July is the month we say goodbye to some regular writers who have aged out or are moving on to other projects. We’re extra thankful for Jack today—he’s been writing with us since August 2016.

On Sunday morning, I found a young robin on the upstairs porch of my building.

Down still puffed out at odd angles from its scruffy feathers—perhaps too young to have left the nest, but too old to return. I stepped closer to get a look and it leapt from the balcony, flapping frantically as it fell to the pavement below.

As I rushed over to see if it was all right, the bird was already hopping back up the stairs. When it reached the landing, it made its way to the edge, gave me a meaningful glare, and leapt off again.

In my hasty analysis, I thought the bird needed my help. But I was wrong—it was learning something I could never teach: to fly.

The bird’s only goal of survival hinged on learning something wordlessly. But it’s not enough to say the bird was gaining a new skill. It had to learn how to become a fundamentally different kind of creature,  untethered from the ground. Following instinct with passion, the bird was learning to be itself.

I decided to walk my earthbound clogs to my car and drove off, sheepishly wondering how often I’ve tried to teach birds how to fly.

I continued on to my grandmother’s place to pick her up for church, as I’ve done since my grandfather died. As we left for church, she apologized for moving so slowly—just like every week. I reassured her we were in no rush—just like every week.

But this week, she said something new. She told me that she didn’t want to sing that week in church, because she had just gotten new hearing aids that made her voice sound strange. I told her she had done plenty of singing and didn’t need to sing unless she wanted.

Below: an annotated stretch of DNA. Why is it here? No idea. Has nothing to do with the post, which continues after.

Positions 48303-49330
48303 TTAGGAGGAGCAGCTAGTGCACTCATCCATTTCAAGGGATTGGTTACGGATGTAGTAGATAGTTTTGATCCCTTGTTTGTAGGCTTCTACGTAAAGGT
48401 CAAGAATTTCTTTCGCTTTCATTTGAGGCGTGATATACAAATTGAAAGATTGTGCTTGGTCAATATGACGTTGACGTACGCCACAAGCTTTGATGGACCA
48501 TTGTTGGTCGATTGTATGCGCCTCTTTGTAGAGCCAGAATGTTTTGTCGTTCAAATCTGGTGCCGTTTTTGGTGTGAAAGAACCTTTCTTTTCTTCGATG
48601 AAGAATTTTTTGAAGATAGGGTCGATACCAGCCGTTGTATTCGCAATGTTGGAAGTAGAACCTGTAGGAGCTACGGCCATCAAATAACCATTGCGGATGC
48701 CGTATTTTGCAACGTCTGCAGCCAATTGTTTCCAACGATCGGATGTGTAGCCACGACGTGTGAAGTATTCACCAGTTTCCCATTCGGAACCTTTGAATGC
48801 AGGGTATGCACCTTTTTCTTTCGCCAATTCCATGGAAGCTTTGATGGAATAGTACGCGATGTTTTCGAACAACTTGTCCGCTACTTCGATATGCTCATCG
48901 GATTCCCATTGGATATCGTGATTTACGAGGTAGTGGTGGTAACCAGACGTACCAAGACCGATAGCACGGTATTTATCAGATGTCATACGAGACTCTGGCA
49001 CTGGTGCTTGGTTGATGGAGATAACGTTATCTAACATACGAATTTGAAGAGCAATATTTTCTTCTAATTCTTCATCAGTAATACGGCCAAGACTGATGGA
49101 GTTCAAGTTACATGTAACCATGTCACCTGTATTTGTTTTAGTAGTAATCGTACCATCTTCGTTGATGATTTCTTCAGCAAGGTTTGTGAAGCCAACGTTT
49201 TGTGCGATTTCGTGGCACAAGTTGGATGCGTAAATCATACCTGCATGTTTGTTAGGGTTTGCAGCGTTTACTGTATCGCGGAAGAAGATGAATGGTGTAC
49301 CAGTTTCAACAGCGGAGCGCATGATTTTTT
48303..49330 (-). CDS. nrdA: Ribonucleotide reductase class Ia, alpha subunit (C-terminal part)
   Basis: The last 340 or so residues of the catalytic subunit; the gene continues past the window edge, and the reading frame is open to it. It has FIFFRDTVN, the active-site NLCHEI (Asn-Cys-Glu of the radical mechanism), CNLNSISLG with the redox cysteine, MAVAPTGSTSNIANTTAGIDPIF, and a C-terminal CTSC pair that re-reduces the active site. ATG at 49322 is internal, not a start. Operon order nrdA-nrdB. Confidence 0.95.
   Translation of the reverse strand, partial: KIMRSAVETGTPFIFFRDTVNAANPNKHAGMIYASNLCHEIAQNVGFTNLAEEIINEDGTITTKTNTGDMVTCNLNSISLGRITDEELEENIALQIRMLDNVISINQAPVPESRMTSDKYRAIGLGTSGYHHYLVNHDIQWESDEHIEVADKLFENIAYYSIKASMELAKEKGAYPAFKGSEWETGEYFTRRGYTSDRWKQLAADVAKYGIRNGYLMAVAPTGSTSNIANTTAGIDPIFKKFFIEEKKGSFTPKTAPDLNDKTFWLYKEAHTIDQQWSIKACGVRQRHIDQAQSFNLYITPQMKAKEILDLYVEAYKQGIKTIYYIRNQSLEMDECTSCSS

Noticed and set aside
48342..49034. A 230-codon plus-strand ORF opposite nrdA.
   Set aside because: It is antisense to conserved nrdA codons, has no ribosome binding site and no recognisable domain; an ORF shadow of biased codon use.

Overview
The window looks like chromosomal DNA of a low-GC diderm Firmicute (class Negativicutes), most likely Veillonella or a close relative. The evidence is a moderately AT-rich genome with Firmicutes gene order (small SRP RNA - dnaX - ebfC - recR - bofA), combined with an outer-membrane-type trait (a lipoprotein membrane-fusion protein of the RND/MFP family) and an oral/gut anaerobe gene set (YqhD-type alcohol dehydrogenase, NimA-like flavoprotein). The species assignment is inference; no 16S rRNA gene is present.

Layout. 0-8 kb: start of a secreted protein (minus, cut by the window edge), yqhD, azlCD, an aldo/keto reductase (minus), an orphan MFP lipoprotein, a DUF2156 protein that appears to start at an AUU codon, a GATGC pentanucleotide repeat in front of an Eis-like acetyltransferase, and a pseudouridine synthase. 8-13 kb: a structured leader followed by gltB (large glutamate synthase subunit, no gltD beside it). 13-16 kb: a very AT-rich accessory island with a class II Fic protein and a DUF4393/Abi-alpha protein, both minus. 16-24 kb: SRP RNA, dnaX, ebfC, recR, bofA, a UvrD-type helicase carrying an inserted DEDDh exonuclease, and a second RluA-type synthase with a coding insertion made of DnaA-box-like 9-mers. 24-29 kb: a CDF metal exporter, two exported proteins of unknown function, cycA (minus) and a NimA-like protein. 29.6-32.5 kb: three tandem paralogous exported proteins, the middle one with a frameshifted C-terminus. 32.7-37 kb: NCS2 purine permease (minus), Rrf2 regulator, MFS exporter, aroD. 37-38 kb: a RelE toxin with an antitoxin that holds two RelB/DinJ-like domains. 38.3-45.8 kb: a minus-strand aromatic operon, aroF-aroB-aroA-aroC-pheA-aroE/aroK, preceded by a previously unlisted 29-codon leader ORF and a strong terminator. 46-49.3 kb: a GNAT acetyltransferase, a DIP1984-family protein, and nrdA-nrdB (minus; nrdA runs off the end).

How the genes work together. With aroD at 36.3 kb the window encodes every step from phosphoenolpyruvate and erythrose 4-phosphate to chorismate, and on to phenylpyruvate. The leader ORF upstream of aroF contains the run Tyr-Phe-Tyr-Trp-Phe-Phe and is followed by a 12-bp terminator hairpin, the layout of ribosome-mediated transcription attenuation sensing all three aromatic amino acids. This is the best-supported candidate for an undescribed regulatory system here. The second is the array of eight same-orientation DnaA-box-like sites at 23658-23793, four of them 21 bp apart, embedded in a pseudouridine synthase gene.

Inside, I knew she wanted to sing so badly. Her hearing had been declining for years, making it very difficult to sing perfectly in-tune or on-time. But she still sang.

Now, as we stood for the first hymn of the service and voices raised for the opening line, something else happened. With the new hearing aids, she heard more. For the first time in years, she could hear the richness of the music. She could hear the voices around her. Instead of hiding, she sang in full.

Her voice was not strong. But it was powerful in softness, clear in tone. After dozens of services hearing her struggle with melody, she sang in perfect harmony.

It broke me like water breaks rock.

I am lying in bed now, thinking about that day over and over. Trying to tease out some meaning from what I saw and heard.

I keep seeing the hungry, fearful eyes of that robin in my mind. I know I couldn’t have, but I wish I had held it. I wish I could have brushed away its molting feathers and gently covered its trembling frame.

As my mind falls to sleep, I see the robin nested in my palm. I hold it close and whisper the same words I felt when my grandmother sang:

“Hush, little bird. Rest your wings, you will fly tomorrow. Remember there is more at work in life than you will ever know.”

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